County jail plan takes a new turnAt a special meeting Wednesday, the board re-opened the possibility of building a brand-new jail facility at a green site, one month after approving construction plans for a new Public Works building, part of a compromise meant to deal with the jail crisis.
By: Mike Enright, Alexandria Echo Press
After six years of debating how to best deal with a defunct and deteriorating downtown jail, the Douglas County Board of Commissioners still don’t know where they want to build the obsolete structure’s replacement.
At a special meeting Wednesday, the board re-opened the possibility of building a brand-new jail facility at a green site, one month after approving construction plans for a new Public Works building, part of a compromise meant to deal with the jail crisis.
Suggested last April, that plan called for moving the Public Works department to a new 17-acre site near the fairgrounds, opening up its current location on 3rd Avenue West for construction of a new jail.
After running into higher than anticipated costs, county officials are having second thoughts about moving Public Works and began looking last week for alternative sites.
They found one, a site known as the Ferguson property located near County Road 82 and the proposed Alexandria Area YMCA.
The site is not new to the board, first considered along with other green sites last November but ultimately eliminated.
Back then the county could have purchased between 17.5 and 37 acres of land for $1 per square foot. A current tentative proposal offers 17 acres at $1.35 per square foot, or roughly $1 million, with the seller willing to donate 5 percent of closing costs to the county’s child drug-prevention program and another 5 percent to a YMCA scholarship fund.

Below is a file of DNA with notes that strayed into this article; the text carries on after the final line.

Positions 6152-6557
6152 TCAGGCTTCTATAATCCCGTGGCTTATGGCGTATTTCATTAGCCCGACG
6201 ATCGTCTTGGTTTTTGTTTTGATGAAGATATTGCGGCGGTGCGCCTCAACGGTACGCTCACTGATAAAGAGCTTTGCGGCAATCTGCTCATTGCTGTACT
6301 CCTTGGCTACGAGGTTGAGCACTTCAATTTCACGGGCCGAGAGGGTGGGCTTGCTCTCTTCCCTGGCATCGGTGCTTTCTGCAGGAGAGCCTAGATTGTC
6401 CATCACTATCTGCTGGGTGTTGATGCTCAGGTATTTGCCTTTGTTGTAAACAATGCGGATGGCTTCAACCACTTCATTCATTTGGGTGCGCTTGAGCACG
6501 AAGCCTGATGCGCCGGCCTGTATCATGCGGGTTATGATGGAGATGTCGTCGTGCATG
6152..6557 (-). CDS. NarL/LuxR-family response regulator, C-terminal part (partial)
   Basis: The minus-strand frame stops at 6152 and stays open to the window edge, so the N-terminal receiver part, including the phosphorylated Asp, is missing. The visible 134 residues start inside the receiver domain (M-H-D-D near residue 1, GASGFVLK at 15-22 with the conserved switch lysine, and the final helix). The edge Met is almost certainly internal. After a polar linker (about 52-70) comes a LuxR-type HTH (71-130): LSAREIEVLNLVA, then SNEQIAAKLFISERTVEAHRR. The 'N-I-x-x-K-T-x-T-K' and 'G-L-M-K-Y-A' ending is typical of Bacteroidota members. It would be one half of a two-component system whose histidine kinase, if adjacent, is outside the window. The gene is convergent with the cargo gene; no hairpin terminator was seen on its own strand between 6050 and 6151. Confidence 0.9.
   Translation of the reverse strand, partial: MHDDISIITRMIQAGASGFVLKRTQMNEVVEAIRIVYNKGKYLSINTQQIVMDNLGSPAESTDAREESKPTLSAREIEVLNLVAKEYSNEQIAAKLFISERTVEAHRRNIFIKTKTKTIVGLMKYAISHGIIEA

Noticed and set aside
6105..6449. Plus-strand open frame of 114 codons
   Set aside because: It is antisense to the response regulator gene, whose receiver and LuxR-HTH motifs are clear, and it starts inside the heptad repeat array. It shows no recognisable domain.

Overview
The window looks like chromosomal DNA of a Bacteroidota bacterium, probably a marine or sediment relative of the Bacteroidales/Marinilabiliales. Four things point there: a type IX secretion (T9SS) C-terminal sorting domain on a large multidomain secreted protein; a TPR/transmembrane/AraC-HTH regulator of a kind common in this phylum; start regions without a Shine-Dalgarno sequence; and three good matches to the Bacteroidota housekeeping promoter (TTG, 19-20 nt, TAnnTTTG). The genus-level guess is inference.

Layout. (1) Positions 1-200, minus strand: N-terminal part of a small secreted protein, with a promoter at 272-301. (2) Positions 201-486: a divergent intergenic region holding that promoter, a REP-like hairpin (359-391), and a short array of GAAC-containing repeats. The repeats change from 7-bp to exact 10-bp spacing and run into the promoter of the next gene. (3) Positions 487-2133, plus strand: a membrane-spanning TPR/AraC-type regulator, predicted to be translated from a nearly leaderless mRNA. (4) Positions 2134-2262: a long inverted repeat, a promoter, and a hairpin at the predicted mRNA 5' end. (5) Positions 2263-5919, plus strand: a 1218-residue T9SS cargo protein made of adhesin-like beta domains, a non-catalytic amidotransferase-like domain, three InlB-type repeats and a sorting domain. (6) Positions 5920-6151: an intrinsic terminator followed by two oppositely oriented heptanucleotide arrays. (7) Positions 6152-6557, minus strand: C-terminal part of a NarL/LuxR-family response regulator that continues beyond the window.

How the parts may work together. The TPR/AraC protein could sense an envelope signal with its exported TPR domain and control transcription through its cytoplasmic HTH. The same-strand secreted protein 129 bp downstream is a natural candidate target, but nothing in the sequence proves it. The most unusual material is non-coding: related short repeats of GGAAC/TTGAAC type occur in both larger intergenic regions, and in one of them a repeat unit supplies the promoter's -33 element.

During the meeting, county commissioners Dan Olson and Paul Anderson both voiced their support for taking another look at a green site for the jail, voting to continue negotiations for purchasing the property.
The board stalemated on the motion, with the vote split 2-2 in favor and opposed, while one commissioner abstained.
Anderson said he had favored the Ferguson property from the get-go but had settled for the Public Works compromise after it took the board another three years to come to a consensus.
“Now, we’ve got something better, cheaper, where we can save the taxpayers more than $6 million,” he said about building on the proposed green site.
Contegrity Group, Inc., a construction management firm advising the county on the jail project, recently provided commissioners with a cost-comparison for the two options.
The estimate for building on the green site totaled $18.4 million, while moving Public Works to use its current location was estimated at $24.8 million.
With a green-site build, Public Works would stay put, which is just fine, according to department head Dave Robley.
“We’ve said all along we’re fine staying,” he said. “At this point, we would just like to know sooner rather than later, especially if plans are going to change.”
Commissioner Norm Salto opposed the idea of scrapping the previously accepted plan including Public Works.
“If we take and renege on the commitment we made, our word as a board is not worth the paper it is printed on,” he said. “The people of the county and the town are going to laugh at the people here making changes to this project.”
Commissioner Jerry Johnson also voted against continuing negotiations for a green site, while board member Bev Bales abstained, asking for more information about the new site before making a decision.
In a later phone interview, Bales said if the numbers all add up, she would likely support a green-site jail.
“No one wants to save taxpayers dollars more than I do,” she said.
Douglas County Sheriff Troy Wolbersen said whatever option the board chooses, it needs to make a decision soon.
That’s because the current jail will be shut down by the Minnesota Department of Corrections in less than a year unless it is either brought up to code or substantial progress has been made on construction of a replacement.
Missing that deadline would force the county to transport all of its prisoners to facilities elsewhere at a cost of thousands of dollars per day.
“I’ve got mixed emotions because I know we’ve got a sunset date out there [of August 1, 2009],” Wolbersen said. “So, we’ve got to move forward.”